Sunday, February 9, 2014

Task Cards in Action

I am sure everyone has seen all of the amazing task cards floating around TpT and the blog world. At first, I had no clue what to do with them. And now, we use them almost weekly. I want to share a few ways I use them with you because until now I had no idea how else they could be used other than Scoot. But.. some people might not even know what Scoot is! So let's start there...

Scoot is a fan favorite in my classroom. Last year, I would hang the cards in the hallway because I was in a portable and didn't have the space to do this in the class. But now that I have a real room, I hang them (in number order) around the room. Students start at one card (I have them start at the card that is the same number as their class assigned number) and rotate clockwise around the room, solving the problems and answering the questions on the cards. Depending on the skill, I give the students anywhere from 30 seconds to a minute and a half to answer the questions. Usually we are in the range of 30 seconds to a minute but some math problems take a little longer. I don't say scoot usually though. I just ring my bell. And off they go. They like this because they get to move around while working through questions. Sometimes, to make it a little more enticing I offer a "prize" for the student who gets the most correct- a starburst, homework pass, pencil, etc. I do this when I know it is a skill that requires a bit more thought and I want to make sure they really put their effort into it and not rush to pick an answer. 

A new way we tried to use task cards was to play it in scavenger hunt form! I found this idea (and the next one) over at Task Card Corner. I decided to try the scavenger hunt idea with my telling time task cards. Let me tell you the general idea before I tell you how I completely botched this one up! The idea is that the cards are around the room and above them are answers to OTHER cards. So once students answer card #1, they have to find the answer around the room, then solve the card that is under it. It gives them a break from just going in order AND it ensures they get the answers correct and have to check their answers. Any time I had a student say "this answer isn't here" I told them they had to go back and check their work because they must have made a mistake. It was perfect. Except for my snafu... See, I decided last minute to try this out. And so I quickly wrote out all the answers on little index cards to attach to the questions. What I didn't think of was... I was just randomly placing them. And some of my students started going in circles. I accidentally had the answer to card 11 go to card 16... and the answer to card 16 took them back to card 11. I fixed that mess... then it happened again. So I fixed that one... and then... you guessed it. It happened again. So I finally said "if you end up in a circle, pick a card you haven't done yet and start a new loop." That worked. I realize NOW that I need to plan out where the answers are going and lay all the cards out and logically place them next time. But my kids were good sports about it and just carried on. I did let them work in partners for this one because I figured that would leave some open cards so that when students worked at different paces they weren't stuck waiting for someone else. That worked out well too.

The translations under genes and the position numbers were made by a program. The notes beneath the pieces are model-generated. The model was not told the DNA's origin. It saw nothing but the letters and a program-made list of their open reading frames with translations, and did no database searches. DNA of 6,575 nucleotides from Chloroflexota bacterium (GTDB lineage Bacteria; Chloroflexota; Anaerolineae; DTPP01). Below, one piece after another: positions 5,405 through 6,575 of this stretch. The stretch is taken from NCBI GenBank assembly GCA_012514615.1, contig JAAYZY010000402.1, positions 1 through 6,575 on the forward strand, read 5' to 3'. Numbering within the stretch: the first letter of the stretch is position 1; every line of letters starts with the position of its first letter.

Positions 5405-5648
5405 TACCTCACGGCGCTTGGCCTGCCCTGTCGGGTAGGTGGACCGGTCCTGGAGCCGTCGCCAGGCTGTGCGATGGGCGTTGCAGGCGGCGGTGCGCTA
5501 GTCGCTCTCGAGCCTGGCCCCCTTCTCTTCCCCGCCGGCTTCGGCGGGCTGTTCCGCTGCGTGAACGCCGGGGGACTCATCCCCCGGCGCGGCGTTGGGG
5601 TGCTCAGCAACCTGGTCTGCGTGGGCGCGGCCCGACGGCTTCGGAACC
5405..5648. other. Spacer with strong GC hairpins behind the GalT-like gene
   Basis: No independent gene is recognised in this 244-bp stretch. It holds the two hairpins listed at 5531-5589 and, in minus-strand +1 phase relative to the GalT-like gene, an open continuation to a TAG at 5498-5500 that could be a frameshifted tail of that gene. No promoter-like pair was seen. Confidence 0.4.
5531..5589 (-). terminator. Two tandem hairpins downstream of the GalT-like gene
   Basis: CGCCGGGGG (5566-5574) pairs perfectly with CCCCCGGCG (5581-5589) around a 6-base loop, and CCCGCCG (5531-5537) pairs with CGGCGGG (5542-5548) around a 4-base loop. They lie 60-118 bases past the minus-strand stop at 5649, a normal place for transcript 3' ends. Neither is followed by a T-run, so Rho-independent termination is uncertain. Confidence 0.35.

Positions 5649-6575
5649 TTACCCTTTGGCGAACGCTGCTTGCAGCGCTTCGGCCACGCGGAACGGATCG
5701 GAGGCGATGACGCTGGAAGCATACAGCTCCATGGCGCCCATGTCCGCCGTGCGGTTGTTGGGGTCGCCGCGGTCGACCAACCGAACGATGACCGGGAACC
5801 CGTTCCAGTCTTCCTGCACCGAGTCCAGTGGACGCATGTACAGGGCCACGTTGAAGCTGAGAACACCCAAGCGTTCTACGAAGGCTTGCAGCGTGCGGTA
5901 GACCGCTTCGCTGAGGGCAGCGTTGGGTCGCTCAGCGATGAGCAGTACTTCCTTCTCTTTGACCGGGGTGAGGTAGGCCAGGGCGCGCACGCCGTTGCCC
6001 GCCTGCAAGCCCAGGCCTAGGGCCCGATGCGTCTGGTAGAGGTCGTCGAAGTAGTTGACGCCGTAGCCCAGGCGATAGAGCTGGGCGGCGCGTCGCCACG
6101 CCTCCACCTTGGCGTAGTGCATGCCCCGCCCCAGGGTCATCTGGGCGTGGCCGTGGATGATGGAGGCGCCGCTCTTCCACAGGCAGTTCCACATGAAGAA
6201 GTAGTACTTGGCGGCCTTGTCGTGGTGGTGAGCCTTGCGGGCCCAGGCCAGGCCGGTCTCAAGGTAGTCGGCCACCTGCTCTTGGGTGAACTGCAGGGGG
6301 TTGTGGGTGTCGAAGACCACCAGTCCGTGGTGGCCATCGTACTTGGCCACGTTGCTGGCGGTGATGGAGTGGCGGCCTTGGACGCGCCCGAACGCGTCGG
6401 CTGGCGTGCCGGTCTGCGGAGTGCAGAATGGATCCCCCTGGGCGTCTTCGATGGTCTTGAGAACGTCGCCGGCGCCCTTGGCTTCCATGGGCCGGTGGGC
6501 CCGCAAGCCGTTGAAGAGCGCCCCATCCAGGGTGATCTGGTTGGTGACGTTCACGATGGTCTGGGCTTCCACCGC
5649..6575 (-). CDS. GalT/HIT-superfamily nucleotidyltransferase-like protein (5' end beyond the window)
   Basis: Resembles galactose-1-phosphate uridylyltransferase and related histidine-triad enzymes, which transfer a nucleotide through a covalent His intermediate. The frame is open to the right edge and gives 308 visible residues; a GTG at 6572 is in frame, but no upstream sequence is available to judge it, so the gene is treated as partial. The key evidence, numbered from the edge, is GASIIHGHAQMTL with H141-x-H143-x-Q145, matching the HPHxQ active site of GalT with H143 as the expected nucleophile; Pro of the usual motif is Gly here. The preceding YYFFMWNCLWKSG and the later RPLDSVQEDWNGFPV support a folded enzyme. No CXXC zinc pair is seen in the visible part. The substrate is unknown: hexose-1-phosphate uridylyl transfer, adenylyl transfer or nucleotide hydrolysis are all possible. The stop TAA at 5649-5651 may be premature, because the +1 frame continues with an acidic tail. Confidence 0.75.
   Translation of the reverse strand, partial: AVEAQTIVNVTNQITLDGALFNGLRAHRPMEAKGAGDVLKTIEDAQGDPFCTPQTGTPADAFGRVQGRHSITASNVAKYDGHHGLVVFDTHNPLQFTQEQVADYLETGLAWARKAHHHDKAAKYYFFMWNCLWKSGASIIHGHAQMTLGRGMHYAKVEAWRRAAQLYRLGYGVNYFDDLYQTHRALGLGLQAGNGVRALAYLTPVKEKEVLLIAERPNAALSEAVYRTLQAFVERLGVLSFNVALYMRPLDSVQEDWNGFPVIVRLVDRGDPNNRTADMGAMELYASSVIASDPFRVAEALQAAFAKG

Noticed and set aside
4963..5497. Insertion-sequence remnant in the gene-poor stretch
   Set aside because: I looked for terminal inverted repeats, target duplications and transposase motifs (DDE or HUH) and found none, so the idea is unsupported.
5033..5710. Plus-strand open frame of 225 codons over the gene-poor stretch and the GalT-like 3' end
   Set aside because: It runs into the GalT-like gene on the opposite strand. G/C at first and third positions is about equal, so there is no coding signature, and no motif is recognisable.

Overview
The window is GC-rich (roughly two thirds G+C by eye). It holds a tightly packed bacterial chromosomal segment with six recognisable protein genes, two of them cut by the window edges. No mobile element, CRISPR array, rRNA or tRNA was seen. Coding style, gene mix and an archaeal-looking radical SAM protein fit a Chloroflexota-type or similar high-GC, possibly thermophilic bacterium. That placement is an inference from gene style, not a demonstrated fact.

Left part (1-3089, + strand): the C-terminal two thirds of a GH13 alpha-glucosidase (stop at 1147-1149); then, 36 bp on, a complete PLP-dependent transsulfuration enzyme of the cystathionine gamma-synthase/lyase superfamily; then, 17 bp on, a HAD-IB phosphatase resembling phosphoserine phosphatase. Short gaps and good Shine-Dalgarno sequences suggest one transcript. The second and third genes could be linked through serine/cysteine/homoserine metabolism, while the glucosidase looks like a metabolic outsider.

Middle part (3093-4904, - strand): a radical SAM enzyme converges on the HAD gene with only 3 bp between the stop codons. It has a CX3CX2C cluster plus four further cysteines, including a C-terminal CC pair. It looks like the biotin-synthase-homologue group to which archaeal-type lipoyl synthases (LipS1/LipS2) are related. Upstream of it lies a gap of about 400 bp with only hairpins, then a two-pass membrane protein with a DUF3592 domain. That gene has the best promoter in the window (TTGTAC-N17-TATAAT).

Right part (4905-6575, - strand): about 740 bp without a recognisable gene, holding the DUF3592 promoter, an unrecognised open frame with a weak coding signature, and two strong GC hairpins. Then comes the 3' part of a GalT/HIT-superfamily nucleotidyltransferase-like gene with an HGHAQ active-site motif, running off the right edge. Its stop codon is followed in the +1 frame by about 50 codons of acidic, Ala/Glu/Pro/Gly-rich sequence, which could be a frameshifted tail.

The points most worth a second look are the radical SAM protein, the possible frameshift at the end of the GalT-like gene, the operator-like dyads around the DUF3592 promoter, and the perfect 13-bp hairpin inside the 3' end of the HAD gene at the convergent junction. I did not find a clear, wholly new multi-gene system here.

The last method I tried was to give each group 3 cards on half a sheet of chart paper for them to solve. The cards in the pictures are elapsed time from Courtney. You can find them here. What no one knows is that there are two levels of cards on those posters. I believe the blue ones were easier than the red ones (but of course I can't remember now). But this allowed me to give certain groups more of a challenge.
Once everyone finished, the groups rotated and checked each other's work. I gave the half size sticky notes and they had to put a sticky note on any answers they didn't agree with. I made them label their group number on the sticky note so that we could discuss the discrepancies as a class when we went over them all. The kids LOVED getting to check their classmates' work and didn't even realize that they THOUGHT they only had three problems to solve, and in the end did anywhere from 6-12 problems. (Some students moved faster than others.) When we finished, I hung all 5 posters on the board and we went over every single problem together. (I forgot to take pictures, sorry!) Students got their white boards and markers and individually solved the problems too. This helped them to see what mistakes they made. Elapsed time is so not fun.... but they REALLY enjoyed this one!

I can't tell you enough how much fun we have with task cards in my room and how excited the kids get when I say we are going to play scoot or use task cards. If you have never used them, I suggest trying them out. There are TONS on TpT for everything you can imagine! You can even teach your kids to play scoot in a fun way with no worries from the students about actually getting the content portion. You can grab that freebie here.


  1. Love how you are using task cards in your classroom. I normally put them in my centers and the students turn in their answer sheets when they are finished. It's neat to see what everyone else is doing. I need to try these in the "Scoot" format.
    Rockin' and Lovin' Learnin'

  2. These are great ways to change up the traditional scoot game! I like seeing there are other ways to use task cards!
    A Tall Drink of Water


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